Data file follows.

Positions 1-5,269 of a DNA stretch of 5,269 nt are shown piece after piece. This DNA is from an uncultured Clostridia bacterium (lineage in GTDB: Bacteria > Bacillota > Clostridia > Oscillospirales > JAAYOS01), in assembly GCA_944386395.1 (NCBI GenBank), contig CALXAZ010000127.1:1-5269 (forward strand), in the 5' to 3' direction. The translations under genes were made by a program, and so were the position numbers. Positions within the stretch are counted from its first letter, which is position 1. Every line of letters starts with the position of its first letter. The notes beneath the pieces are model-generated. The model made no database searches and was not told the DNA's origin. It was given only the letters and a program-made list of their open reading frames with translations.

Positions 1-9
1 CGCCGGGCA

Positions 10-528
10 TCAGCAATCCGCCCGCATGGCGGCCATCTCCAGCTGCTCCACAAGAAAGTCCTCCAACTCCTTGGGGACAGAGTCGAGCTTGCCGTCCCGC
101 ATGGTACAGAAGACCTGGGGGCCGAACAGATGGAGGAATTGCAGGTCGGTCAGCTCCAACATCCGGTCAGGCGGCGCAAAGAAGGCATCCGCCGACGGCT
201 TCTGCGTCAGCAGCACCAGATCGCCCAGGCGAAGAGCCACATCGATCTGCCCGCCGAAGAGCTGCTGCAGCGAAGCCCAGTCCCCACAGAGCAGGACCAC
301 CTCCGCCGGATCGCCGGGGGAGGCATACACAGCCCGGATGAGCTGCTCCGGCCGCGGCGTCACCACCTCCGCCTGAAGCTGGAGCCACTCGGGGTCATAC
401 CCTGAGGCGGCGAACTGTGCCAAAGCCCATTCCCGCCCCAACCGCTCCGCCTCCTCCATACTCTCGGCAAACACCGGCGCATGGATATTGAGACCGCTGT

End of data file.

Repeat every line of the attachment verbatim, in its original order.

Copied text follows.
Positions 1-5,269 of a DNA stretch of 5,269 nt are shown piece after piece. This DNA is from an uncultured Clostridia bacterium (lineage in GTDB: Bacteria > Bacillota > Clostridia > Oscillospirales > JAAYOS01), in assembly GCA_944386395.1 (NCBI GenBank), contig CALXAZ010000127.1:1-5269 (forward strand), in the 5' to 3' direction. The translations under genes were made by a program, and so were the position numbers. Positions within the stretch are counted from its first letter, which is position 1. Every line of letters starts with the position of its first letter. The notes beneath the pieces are model-generated. The model made no database searches and was not told the DNA's origin. It was given only the letters and a program-made list of their open reading frames with translations.

Positions 1-9
1 CGCCGGGCA

Positions 10-528
10 TCAGCAATCCGCCCGCATGGCGGCCATCTCCAGCTGCTCCACAAGAAAGTCCTCCAACTCCTTGGGGACAGAGTCGAGCTTGCCGTCCCGC
101 ATGGTACAGAAGACCTGGGGGCCGAACAGATGGAGGAATTGCAGGTCGGTCAGCTCCAACATCCGGTCAGGCGGCGCAAAGAAGGCATCCGCCGACGGCT
201 TCTGCGTCAGCAGCACCAGATCGCCCAGGCGAAGAGCCACATCGATCTGCCCGCCGAAGAGCTGCTGCAGCGAAGCCCAGTCCCCACAGAGCAGGACCAC
301 CTCCGCCGGATCGCCGGGGGAGGCATACACAGCCCGGATGAGCTGCTCCGGCCGCGGCGTCACCACCTCCGCCTGAAGCTGGAGCCACTCGGGGTCATAC
401 CCTGAGGCGGCGAACTGTGCCAAAGCCCATTCCCGCCCCAACCGCTCCGCCTCCTCCATACTCTCGGCAAACACCGGCGCATGGATATTGAGACCGCTGT